Rather than opting for the typical 45 degree angle for the arms, I chose the 50 degree angle and converted it into a stretch frame rather than a X frame.
I could have increased the angle for more stretching but that would resulted in the propellers getting too close to each other and the FPV camera. So, it would have meant that the propellers would be getting in the way of the camera and hence the video feed was spoiled.
The arm design was rather easy. I opted for the slide wide arms that could support 30A ESCs and could even support the wider 24A ESCs by KISS.
The mounts are compatible with the 22xx motors with 16/19mm mounting holes. So you can choose motors from a wide array of options.
The center stack boasts the conventional 30.5 x 30.5 mm mounting design to adjust most of the power distribution boards, flight controllers and 4-in-1 ESCs.
The top plate has slots to mount a transmitter and antenna with zip ties. I found mounting the antenna inside the top plates quite handy which resulted in furnishing the additional degree of protection to the antenna. There is virtually no slot to mount the antenna vertically out of the top of the plate.
Then was the time to resolve the above mentioned issues.
Resolving the FPV camera and ESC wiring
The arms are quite symmetrical but there is slightly more carbon fiber towards the front of the frame in contrast to the rear part. This is so because the front accommodates the FPV camera and nothing goes in the back.
You get 5 to 6mm of additional space but that is sufficient to thread the ESC wires without getting them sandwiched between the FPV camera and the flight controller stack.
The camera plates are also cut in a curved shape so there is space to pass the ESC wires.
Finally, despite the fact that the body of the frame is slightly broader, the plates are placed in positions similar to the dimensions of HS1177 camera style. So, they are placed in a straight position and are not put under any sort of pressure.
There are also mounting slots for the bracket. So, if you desire you can let go of using the plates and mount the camera using the bracket.
Resolving RX antenna mounting
The top plate boasts slots of 4mm thickness just behind the standoff mounting holes, so you can slide the top of the plate over the mounted antennas using the zip tie and heat shrink configuration. You can even remove and mount the plate as many times as you desire.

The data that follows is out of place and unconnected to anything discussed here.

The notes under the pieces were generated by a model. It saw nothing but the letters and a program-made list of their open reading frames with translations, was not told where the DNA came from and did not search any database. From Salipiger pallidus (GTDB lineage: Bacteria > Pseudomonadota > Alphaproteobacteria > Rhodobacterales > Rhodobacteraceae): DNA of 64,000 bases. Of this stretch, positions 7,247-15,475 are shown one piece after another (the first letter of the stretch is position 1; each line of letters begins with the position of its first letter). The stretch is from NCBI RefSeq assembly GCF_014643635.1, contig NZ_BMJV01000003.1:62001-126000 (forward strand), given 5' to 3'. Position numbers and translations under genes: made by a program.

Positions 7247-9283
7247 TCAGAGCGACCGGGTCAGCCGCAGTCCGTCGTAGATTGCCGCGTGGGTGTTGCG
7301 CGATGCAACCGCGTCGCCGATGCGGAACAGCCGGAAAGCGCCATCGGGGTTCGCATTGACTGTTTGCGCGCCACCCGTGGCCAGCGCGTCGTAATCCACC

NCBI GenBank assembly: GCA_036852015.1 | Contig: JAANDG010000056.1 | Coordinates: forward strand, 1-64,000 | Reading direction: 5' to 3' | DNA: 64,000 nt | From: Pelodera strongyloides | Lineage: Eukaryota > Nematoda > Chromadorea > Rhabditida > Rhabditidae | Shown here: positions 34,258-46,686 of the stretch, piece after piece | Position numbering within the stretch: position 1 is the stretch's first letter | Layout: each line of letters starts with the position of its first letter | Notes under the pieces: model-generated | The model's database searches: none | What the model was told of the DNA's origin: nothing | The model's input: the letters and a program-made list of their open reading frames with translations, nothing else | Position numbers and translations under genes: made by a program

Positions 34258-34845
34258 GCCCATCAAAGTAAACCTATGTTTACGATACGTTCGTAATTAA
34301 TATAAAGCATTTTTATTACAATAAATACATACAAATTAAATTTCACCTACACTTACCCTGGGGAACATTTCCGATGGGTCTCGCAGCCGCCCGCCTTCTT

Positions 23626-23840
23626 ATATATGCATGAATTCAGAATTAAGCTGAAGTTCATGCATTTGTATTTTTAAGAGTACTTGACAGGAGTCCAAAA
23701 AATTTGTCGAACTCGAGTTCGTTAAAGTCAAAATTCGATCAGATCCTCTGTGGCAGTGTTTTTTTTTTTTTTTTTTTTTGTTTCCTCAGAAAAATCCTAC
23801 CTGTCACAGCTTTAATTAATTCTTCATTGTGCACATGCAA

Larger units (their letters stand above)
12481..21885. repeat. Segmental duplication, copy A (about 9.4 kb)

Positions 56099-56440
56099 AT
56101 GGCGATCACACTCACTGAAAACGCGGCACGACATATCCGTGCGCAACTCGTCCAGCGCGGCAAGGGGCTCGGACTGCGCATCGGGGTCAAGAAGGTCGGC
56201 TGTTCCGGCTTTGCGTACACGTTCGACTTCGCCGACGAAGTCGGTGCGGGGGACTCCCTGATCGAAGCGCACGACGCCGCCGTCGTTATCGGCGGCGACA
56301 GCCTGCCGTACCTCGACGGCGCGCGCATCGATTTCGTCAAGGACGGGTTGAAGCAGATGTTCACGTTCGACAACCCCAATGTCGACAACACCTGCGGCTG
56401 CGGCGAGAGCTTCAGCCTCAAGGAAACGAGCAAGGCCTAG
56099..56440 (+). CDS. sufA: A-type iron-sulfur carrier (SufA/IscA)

The top plate also tends to provide that extra degree of protection to the antennas. Ensure that when you mount the antenna, its top part is away from the carbon fiber which will reduce interference and enhance reception.
Fixing battery straps
Larry Davis of Flacon Multirotors discussed this issue with me and I paid heed to his advice and build the center part of the frame a tad thinner with sufficient space for the strap to fit well around it while holding the battery.
Who should get this frame?
The Stretch 220 is a nice frame for both racing as well as freestyle flying enthusiasts. I love to do both of them so I desired a frame that would agile and nimble and formidable enough to carry out stunning aerial maneuvers.
A camera tilt of 55 to 60 degrees is supported by the top plate. In case the angle is increased further, the camera tends to collide with the top plate. Most of the people prefer 40 to 45 degrees of angle.
There is sufficient space at the top to attach a GoPro action camera or even a longer camera like the Foxeer Legend or RunCam 2.
The frame was also quite an easy and simple build since the thought of lots of wires around just irks me up.
Finally, the frame iss a versatile one that allows the camera to be mounted in different ways. It also allows the flight controller stack to be positioned a little lower and use 25mm standoffs.
- 5 inch stretch frame with 220mm wheelbase
- Easy to build, small in size and yet quite spacious
- Muliple mounting options for FPV camera
- 4mm bottom plate, 2mm top plate for sturdiness and reliability
- RX mounting slots at the rear of the top plate
- Built from Armattan carbon fiber
Where to get it?
I opted Armattan Products to get the frame manufactured. Armattan offer some of the top quality carbon fiber around and their overall service is quite good. The standard kit from Armattan comes with standoffs in addition to all the metal hardware required.
You will need your own Nylon hardware for flight controller stack as Armattan products do not offer a wide variety of sizes in this category.
They take about a week or so to cut the frame and another fortnight to ship it. Taiwan Post is quick enough, so once you place the order, you should get you product soon enough.